Discovery and Classification
In 1930 Clyde Tombaugh spotted the object over Arizona. It wasn’t entirely unexpected. The movements of the other planets suggested the existence of another one. Even before its discovery, scientists were confident in its existence, which they called Planet X.
The Kuiper Belt
Early on, it was assumed the Solar System consisted of the nine planets, their satellites, comets and the asteroid belt. Over the years, several heavenly bodies were discovered. Eventually scientists discovered the existence of the Kuiper Belt. These objects covered the space from Neptune up to 55 AU (astronomical units).
This discovery is the main reason why Pluto is no longer a planet. Astronomers learned that the planet and its satellite Charon were just one of the 70,000 objects making up this cluster. Their sizes were virtually the same.
One of those objects was even larger. Named Eris, the object was made of the same material as Pluto. Should it be included as another planet? The problem was tackled at a meeting in Prague in 2006.
Redefining a Planet
At this meeting, astronomers discussed the matter. Some proposed the planets be increased to 12, including Eris and the asteroid Ceres. Other suggested just keeping the status quo. By vote, it was decided that Eris and the other objects in the Kuiper Belt be called dwarf planets.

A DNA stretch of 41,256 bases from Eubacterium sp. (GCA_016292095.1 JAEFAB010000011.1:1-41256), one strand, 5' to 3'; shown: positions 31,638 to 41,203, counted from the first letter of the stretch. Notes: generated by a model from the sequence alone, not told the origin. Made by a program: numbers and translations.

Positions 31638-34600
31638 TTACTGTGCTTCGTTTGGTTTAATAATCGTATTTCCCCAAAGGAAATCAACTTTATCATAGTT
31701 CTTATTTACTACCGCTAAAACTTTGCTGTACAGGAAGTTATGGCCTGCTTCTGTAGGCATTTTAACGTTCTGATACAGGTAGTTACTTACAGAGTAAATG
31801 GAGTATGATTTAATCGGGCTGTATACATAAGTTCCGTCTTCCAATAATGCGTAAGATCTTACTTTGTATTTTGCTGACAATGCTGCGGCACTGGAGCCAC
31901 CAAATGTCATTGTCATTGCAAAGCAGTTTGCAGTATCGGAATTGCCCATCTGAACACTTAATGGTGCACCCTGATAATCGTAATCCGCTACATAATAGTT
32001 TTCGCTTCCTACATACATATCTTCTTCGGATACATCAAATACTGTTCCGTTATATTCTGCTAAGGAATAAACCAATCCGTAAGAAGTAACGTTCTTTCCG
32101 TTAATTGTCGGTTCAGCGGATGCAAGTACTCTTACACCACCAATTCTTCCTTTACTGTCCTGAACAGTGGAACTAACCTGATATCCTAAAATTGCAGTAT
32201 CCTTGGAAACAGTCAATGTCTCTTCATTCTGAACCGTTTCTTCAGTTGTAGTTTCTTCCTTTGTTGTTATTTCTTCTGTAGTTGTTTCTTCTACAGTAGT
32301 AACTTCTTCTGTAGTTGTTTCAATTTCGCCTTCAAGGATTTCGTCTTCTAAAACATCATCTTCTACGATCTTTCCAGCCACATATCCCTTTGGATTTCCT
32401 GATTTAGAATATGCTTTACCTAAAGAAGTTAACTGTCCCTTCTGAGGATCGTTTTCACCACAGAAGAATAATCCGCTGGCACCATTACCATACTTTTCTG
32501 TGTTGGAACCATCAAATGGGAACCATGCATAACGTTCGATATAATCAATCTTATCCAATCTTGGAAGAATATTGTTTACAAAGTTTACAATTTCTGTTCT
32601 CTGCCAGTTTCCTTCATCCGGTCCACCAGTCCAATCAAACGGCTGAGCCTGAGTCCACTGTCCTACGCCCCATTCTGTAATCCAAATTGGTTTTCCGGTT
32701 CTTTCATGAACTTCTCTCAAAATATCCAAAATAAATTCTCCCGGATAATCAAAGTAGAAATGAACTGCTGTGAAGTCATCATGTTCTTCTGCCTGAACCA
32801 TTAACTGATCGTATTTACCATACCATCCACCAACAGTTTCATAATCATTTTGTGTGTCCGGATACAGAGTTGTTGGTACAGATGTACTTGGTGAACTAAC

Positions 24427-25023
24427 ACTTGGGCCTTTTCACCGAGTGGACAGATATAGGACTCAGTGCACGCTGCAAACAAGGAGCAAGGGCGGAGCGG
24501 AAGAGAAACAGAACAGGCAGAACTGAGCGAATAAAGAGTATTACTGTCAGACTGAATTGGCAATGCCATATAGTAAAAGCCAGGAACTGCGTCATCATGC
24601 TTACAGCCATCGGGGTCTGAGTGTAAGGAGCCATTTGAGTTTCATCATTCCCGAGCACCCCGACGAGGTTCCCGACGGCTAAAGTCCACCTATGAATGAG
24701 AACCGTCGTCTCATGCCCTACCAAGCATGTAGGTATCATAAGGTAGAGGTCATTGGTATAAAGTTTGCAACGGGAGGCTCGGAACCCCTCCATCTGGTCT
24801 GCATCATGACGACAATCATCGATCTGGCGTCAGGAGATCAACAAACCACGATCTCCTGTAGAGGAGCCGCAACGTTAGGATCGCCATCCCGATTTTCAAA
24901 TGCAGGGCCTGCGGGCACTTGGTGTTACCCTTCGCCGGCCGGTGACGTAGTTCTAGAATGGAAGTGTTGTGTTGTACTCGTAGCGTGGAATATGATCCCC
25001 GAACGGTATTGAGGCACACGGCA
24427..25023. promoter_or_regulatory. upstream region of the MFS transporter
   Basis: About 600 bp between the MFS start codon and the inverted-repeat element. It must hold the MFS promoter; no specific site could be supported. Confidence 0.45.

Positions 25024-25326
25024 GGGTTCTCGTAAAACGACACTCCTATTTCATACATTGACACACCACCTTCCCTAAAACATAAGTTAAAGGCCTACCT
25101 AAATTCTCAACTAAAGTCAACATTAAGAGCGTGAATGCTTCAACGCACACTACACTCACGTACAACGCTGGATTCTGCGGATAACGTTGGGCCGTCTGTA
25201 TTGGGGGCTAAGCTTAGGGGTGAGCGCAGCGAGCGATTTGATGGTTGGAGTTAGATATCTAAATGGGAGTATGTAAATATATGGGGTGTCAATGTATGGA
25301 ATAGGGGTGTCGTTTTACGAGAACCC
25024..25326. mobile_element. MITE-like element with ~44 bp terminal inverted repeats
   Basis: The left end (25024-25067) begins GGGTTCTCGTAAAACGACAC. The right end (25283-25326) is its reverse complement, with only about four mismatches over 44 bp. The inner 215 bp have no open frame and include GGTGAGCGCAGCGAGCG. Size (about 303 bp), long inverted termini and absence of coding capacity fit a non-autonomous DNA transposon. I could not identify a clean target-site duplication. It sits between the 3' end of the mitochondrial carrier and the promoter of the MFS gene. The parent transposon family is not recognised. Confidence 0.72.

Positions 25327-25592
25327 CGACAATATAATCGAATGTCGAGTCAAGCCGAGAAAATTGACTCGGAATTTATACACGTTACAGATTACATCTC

The reason why Pluto is no longer a planet wasn’t just due to the votes. It was also because planets were redefined. To be called one, it must move in orbit around the Sun. Second, it must have gravity to make a spherical figure. The third is that it must clear the neighborhood.
By this it means the planet must either destroy the smaller objects near it, or push them away. This is the one criterion that Pluto doesn’t meet, so together with Eris they were reclassified as dwarf planets.
Although the matter has been decided by vote, there are still some objections to it. The most frequent is that cleaning the neighborhood was a concept invented by astronomers.
They point out that it doesn’t apply with other planetary systems in the cosmos. Some believe that the reasons why Pluto is no longer a planet were based on the opinions of astronomers and nothing really solid or scientific.
Others believe that the gravitational pulls should decide if an object is a planet or not. As long as it has enough pull to make a spherical figure, it should be classified as a planet. Even those who believe that the demotion was right don’t like the term dwarf planet. Given that it’s not a planet but an object in the Kuiper Belt, it makes no sense to refer to it as one.
The reasons and arguments for why Pluto is no longer a planet will probably go on for years. But as space enthusiasts point out, it hardly diminishes the fascination that people have with this tiny and remote object.